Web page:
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Tennessee Lawmakers Unveil Cannabis Legalization Bill

This week, a pair of Democratic Tennessee state legislators introduced a bill that would legalize medical cannabis and adult-use cannabis. The bill, known as the “Free All Cannabis for Tennesseans Act” (HB0085), was introduced in the House by Representative Bob Freeman—supported by fellow Democrat Senator Heidi Campbell—on Tuesday.

“This bill will support medical and recreational cannabis use because many other states already have recreational use,” Campbell said in a statement quoted by local media.

A bill legalizes the possession of up 60 grams of weed

If the bill is passed, it would make legal the possession, use and transport of up 60 grams of marijuana and up to 15 grams each of cannabis concentrates, for those aged 21 or older. It also allows adults to grow 12 marijuana plants in their own home. Under the bill, parents and legal guardians would also be permitted to administer medical cannabis products to their minor children with a doctor’s authorization.

“It’s a full legalization of cannabis across the state,” Freeman noted in a statement last month.

It also legalizes cannabis for commercial use and gives the Tennessee Department of Agriculture the responsibility of drafting regulations that govern cultivation, processing and sale of marijuana and other cannabis products. The measure notes that more than three dozen states have legalized marijuana in some form and that Tennessee should follow suit “in order to remain competitive nationally and globally in the burgeoning cannabis industry.” The lawmakers also note that legal cannabis is readily available in five states that border Tennessee.

“If people can drive across the border to Indiana to get cannabis, then it doesn’t make any sense that we in Tennessee would be missing out on that economic advantage,” Campbell said.

Tennessee Prohibits All Marijuana

Tennessee is the only state that has yet to adopt legislation to legalize cannabis, even for medical use. Freeman stated that legalizing recreational cannabis would end the excessive enforcement of marijuana laws.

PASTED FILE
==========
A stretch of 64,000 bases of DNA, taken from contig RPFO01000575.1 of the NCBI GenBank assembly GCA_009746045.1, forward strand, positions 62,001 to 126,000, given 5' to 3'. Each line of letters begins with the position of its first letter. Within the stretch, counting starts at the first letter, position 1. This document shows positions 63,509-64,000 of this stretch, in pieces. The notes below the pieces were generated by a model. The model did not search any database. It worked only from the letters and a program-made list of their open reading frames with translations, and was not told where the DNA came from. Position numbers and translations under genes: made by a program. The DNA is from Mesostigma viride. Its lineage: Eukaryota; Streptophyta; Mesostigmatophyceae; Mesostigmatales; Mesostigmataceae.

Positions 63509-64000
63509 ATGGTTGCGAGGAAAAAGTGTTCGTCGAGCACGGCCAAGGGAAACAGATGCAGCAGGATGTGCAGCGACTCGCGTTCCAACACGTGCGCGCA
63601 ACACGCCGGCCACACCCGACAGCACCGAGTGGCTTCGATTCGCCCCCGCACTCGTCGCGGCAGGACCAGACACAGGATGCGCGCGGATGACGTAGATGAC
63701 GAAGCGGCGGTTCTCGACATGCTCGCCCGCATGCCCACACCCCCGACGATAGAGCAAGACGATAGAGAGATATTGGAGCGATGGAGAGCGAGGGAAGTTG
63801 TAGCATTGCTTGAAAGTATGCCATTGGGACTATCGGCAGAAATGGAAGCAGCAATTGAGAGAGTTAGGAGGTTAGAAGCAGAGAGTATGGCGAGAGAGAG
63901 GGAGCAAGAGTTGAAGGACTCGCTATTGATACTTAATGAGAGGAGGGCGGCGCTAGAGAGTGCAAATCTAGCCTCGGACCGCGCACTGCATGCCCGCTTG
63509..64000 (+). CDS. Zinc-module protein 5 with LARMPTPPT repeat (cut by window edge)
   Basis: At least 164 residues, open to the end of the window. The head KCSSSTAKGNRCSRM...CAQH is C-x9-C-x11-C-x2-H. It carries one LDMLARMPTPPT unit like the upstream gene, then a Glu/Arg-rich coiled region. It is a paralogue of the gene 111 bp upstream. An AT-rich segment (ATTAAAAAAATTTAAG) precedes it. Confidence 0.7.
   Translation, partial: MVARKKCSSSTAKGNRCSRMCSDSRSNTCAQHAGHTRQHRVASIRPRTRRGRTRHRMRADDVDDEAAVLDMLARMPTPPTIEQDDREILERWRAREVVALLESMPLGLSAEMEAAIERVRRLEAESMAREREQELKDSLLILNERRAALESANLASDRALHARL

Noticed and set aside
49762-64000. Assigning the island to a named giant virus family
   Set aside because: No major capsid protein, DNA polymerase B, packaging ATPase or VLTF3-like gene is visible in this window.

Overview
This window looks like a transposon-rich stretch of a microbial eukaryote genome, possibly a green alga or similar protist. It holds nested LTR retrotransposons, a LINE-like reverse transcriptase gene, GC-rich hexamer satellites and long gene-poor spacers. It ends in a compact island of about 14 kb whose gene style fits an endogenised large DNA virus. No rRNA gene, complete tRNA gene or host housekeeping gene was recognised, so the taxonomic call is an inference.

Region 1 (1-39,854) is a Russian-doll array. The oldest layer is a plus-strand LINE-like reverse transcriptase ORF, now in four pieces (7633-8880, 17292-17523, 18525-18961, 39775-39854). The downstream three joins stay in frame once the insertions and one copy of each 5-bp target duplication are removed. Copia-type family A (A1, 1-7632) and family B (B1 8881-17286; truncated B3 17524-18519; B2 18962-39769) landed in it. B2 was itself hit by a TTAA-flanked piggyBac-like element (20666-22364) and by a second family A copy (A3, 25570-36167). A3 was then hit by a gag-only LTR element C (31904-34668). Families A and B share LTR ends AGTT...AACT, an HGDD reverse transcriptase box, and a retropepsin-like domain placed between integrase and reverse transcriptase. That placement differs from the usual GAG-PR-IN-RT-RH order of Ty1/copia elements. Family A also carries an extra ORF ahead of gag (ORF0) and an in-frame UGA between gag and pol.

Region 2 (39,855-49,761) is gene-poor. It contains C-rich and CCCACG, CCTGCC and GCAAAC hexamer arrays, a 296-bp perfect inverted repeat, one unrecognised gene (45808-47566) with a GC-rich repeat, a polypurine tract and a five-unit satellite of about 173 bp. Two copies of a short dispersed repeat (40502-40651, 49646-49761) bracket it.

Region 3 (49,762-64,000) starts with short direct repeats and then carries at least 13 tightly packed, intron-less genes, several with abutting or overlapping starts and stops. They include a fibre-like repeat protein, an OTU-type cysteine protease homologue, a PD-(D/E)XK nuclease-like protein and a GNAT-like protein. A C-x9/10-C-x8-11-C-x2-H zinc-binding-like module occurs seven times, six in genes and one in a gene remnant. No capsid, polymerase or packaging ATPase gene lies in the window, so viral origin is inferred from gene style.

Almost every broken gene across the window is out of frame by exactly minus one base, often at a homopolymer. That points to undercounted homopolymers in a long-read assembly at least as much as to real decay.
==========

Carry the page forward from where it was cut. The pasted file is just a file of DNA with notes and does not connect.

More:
“If you live in a wealthy part of the state and a wealthy community in our city, and you get picked up using some cannabis for personal consumption, the odds of you getting a slap on the wrist and nothing happening is pretty high,” he said last month. If you live in a poorer neighborhood and you get picked up with cannabis, you’re going to jail.”

Three states bordering Tennessee—Arkansas, Mississippi, and Alabama—have legalized medical marijuana, while neighboring Missouri and Virginia have legalized both medical marijuana and adult-use cannabis. Legalization advocates argue that Tennessee will lose tax revenue due to the amount of cannabis residents in neighboring states spend.

“Let’s not delude ourselves that people aren’t crossing the border and getting cannabis from other states. Of course they are,” Campbell said. “So, that’s just income we’re missing out on.”

Tennessee Democrats Back Legalization

Freeman and Campbell’s proposal is supported by fellow Democratic lawmakers in the Tennessee legislature. John Ray Clemmons (House Democratic Caucus Chairman) praised this bill after the announcement of their intention to introduce it.

“The legalization of cannabis in Tennessee is long overdue. For too long, much of the TN GOP has stood in the way,” Clemmons wrote in a tweet. “Let’s do this in 2023!”

Republican lawmakers have been staunch opponents to any attempts at legalizing marijuana in Tennessee. The Republicans hold both the House of Representatives as well the Senate. Republican Senator Richard Briggs stated that he opposed both adult-use and medical cannabis. He noted that CBD has been legalized in the United States by federal law.

“I’m not in favor at all of recreational marijuana and I have a lot of concerns about medical marijuana until we know more about it,” Briggs said. “I don’t think that it should be generally available. And at least at this point until something changes.”

Despite Republican opposition, Freeman rates the chance that the Tennessee legislature will legalize marijuana this year as “a solid 7, 7.5,” on a scale of one to 10. Campbell, however, expressed much less optimism.

“Pretty low—I won’t give you a number,” she said, “but I have no delusions we’re going to pass it this session.”

Campbell said that it was important to continue the discussion about reforming cannabis policy.

“We ran it last session, and I think it’s important to run it so that we keep the issue alive, we keep the messaging going,” she said. “Obviously, at some point, that’s going to happen, so we’re just going to keep knocking on that door until somebody opens it.”